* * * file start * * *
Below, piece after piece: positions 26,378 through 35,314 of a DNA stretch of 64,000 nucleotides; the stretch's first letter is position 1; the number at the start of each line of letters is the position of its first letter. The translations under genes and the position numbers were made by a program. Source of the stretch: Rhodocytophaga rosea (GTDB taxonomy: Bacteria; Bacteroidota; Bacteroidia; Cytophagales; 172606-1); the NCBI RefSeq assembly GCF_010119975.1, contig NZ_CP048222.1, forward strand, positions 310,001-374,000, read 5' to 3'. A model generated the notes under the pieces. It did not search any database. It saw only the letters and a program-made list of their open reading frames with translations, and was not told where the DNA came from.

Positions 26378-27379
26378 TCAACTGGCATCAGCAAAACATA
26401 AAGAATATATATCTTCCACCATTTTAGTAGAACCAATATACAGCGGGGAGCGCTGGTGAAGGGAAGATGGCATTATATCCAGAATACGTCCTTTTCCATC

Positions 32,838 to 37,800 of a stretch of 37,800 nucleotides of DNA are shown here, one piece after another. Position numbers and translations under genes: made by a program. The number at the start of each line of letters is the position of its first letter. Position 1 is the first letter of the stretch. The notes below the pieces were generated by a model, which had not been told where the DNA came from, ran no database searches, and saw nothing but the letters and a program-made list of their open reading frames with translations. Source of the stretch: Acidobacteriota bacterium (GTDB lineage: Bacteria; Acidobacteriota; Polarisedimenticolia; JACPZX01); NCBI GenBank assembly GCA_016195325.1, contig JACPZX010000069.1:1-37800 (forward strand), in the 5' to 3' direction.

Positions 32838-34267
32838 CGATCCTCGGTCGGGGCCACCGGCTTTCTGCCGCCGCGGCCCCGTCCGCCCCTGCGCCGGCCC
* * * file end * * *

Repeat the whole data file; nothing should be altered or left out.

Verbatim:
Below, piece after piece: positions 26,378 through 35,314 of a DNA stretch of 64,000 nucleotides; the stretch's first letter is position 1; the number at the start of each line of letters is the position of its first letter. The translations under genes and the position numbers were made by a program. Source of the stretch: Rhodocytophaga rosea (GTDB taxonomy: Bacteria; Bacteroidota; Bacteroidia; Cytophagales; 172606-1); the NCBI RefSeq assembly GCF_010119975.1, contig NZ_CP048222.1, forward strand, positions 310,001-374,000, read 5' to 3'. A model generated the notes under the pieces. It did not search any database. It saw only the letters and a program-made list of their open reading frames with translations, and was not told where the DNA came from.

Positions 26378-27379
26378 TCAACTGGCATCAGCAAAACATA
26401 AAGAATATATATCTTCCACCATTTTAGTAGAACCAATATACAGCGGGGAGCGCTGGTGAAGGGAAGATGGCATTATATCCAGAATACGTCCTTTTCCATC

Positions 32,838 to 37,800 of a stretch of 37,800 nucleotides of DNA are shown here, one piece after another. Position numbers and translations under genes: made by a program. The number at the start of each line of letters is the position of its first letter. Position 1 is the first letter of the stretch. The notes below the pieces were generated by a model, which had not been told where the DNA came from, ran no database searches, and saw nothing but the letters and a program-made list of their open reading frames with translations. Source of the stretch: Acidobacteriota bacterium (GTDB lineage: Bacteria; Acidobacteriota; Polarisedimenticolia; JACPZX01); NCBI GenBank assembly GCA_016195325.1, contig JACPZX010000069.1:1-37800 (forward strand), in the 5' to 3' direction.

Positions 32838-34267
32838 CGATCCTCGGTCGGGGCCACCGGCTTTCTGCCGCCGCGGCCCCGTCCGCCCCTGCGCCGGCCC